(Adds planned use of foregone bonuses, 2007 bonuses)
By Peter Dinkloh
FRANKFURT, Oct 16 (Reuters) - The top executives of Deutsche Bank AG (DBKGn.DE), Germany’s largest bank, will forego bonus payments for 2008, the first complete management board of a bank to do so in reaction to the global financial crisis.
Deutsche Bank Chief Executive Josef Ackermann decided to waive the extra payments for 2008, and the rest of the executive board will follow suit, a spokesman for Deutsche Bank said on Thursday.
The spokesman confirmed comments that Ackermann made in an interview with German paper Bild am Sonntag.
The money will be used to prop up wages of other bank employees whose salaries are hit harder by the effects of the finance crisis, Ackermann said in an interview in the Sunday edition of the paper that was released early.
Even though the 2008 payments for the four-member board have not yet been set, they would have been worth “millions of euros,” for Ackermann alone, despite the financial crisis, the chief told the paper.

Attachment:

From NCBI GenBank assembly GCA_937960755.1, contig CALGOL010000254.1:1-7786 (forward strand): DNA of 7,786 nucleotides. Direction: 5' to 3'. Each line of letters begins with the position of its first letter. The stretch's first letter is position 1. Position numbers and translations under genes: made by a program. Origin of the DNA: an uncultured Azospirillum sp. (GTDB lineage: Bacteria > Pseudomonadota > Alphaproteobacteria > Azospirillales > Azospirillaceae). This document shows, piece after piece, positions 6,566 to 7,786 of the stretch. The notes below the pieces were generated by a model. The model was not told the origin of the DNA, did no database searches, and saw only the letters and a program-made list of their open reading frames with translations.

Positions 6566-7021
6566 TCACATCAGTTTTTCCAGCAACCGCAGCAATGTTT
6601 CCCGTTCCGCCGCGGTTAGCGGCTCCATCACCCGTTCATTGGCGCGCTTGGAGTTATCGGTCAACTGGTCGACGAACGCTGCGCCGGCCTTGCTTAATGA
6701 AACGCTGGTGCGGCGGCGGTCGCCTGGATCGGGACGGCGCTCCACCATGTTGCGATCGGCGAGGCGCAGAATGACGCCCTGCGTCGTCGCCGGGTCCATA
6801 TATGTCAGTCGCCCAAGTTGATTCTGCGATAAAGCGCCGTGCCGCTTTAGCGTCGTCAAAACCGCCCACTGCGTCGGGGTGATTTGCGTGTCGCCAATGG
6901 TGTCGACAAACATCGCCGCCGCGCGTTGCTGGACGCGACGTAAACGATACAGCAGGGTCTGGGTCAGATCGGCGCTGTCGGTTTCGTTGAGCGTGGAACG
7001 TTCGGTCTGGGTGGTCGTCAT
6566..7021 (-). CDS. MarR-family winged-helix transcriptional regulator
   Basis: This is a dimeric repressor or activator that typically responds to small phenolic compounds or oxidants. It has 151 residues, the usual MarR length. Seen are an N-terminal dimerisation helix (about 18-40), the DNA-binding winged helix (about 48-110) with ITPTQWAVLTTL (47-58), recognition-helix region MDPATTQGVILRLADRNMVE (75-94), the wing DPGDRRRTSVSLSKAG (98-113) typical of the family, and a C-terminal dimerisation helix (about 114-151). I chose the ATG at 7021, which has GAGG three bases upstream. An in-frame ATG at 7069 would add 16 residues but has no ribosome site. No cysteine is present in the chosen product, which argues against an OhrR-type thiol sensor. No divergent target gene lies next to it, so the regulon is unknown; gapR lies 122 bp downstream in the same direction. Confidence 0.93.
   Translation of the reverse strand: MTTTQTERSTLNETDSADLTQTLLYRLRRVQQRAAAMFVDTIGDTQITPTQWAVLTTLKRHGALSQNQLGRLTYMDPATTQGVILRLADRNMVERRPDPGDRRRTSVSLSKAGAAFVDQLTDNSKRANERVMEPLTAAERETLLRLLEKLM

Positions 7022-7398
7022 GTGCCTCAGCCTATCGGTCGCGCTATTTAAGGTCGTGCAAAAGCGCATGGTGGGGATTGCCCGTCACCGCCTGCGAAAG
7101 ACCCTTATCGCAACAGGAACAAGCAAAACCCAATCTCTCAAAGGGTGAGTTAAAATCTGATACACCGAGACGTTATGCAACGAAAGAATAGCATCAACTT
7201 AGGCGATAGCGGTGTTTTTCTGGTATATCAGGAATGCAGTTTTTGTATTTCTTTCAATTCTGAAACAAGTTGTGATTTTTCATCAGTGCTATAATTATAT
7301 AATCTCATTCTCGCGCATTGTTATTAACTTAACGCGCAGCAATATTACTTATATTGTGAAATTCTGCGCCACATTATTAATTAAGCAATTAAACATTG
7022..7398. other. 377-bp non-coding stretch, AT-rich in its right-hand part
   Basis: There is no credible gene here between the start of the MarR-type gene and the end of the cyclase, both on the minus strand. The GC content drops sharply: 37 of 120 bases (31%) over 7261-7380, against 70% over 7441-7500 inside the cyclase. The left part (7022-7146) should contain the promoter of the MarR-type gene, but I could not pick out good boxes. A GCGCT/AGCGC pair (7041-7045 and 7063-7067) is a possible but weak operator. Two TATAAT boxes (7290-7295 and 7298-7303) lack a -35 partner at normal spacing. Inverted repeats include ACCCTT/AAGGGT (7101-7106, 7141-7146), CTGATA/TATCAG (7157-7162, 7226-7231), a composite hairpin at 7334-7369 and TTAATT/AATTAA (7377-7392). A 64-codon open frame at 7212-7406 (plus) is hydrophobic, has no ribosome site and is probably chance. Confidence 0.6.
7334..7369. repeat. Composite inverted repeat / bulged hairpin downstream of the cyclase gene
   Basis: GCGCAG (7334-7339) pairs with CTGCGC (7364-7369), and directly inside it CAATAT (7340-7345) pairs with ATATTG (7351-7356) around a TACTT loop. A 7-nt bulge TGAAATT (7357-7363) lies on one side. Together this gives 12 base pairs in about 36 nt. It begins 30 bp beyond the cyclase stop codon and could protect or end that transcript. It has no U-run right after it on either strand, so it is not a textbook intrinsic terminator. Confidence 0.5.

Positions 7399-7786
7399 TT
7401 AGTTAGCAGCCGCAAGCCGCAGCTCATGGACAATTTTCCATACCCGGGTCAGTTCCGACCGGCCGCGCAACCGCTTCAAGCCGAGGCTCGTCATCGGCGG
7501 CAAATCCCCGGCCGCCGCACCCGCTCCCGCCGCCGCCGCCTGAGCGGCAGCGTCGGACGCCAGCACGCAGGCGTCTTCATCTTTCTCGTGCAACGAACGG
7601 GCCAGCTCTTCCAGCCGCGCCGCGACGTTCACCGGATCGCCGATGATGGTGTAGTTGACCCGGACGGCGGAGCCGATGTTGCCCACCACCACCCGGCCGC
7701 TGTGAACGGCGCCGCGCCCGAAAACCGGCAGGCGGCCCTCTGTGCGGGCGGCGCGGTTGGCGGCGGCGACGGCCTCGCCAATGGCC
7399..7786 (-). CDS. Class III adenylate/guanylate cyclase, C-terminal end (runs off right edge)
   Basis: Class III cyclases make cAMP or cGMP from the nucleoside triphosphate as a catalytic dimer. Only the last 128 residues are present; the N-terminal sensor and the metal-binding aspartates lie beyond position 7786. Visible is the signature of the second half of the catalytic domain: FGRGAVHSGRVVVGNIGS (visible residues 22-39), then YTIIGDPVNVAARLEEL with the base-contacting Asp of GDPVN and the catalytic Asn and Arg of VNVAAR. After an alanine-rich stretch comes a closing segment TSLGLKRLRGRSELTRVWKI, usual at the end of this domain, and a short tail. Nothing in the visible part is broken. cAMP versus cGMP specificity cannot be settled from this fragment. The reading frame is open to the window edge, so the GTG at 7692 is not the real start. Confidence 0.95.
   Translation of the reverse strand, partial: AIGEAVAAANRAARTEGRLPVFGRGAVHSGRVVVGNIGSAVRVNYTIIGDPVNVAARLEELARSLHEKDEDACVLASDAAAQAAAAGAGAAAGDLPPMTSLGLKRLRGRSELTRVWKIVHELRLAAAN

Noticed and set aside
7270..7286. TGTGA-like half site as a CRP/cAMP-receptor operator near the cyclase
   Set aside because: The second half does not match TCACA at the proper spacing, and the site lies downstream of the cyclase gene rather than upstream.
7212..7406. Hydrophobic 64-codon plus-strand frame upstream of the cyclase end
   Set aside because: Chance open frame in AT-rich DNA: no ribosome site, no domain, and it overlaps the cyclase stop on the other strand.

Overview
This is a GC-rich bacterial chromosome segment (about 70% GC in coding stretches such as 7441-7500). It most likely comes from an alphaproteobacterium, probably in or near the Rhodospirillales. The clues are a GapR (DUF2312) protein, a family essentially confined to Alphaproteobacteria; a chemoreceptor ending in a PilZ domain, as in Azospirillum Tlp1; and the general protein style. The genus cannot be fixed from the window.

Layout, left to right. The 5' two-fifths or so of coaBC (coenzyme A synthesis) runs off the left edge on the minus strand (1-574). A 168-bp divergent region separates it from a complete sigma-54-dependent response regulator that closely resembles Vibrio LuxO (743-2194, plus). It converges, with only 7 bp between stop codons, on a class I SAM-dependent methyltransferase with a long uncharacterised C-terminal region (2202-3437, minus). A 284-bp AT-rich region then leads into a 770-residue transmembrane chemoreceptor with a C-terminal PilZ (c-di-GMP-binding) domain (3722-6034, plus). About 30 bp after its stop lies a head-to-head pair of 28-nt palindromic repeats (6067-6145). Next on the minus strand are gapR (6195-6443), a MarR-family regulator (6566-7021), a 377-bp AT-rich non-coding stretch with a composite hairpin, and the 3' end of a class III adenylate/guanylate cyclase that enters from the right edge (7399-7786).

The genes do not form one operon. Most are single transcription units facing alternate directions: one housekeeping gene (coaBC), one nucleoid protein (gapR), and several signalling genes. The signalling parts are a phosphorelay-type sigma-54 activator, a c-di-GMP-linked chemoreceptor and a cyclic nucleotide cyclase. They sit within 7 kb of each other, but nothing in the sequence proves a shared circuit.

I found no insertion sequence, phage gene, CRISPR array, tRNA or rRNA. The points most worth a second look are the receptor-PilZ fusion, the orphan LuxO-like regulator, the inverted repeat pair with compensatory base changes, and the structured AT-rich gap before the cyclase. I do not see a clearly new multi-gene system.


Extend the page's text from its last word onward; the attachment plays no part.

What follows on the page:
In 2007, the management board received 28.9 million euros ($38.94 million) in bonus payments, compared with fixed payments of 4.3 million euros in the period.
The supervisory board -- which received 3.6 million euros in variable payments for 2007 compared with fixed payments worth 2.2 million euros -- will take the same step, according to a person with knowledge of the matter who declined to be identified.
Although it appeared to be the first instance of an entire management board giving up its bonus during the current crisis, other executives have taken similar steps.
Morgan Stanley (MS.N) CEO John Mack as well as former Bear Stearns CEO Jimmy Cayne and other top executives of the now-defunct brokerage have all declined bonuses. ($1=.7421 euro) (Editing by Gerald E. McCormick and Jeffrey Benkoe)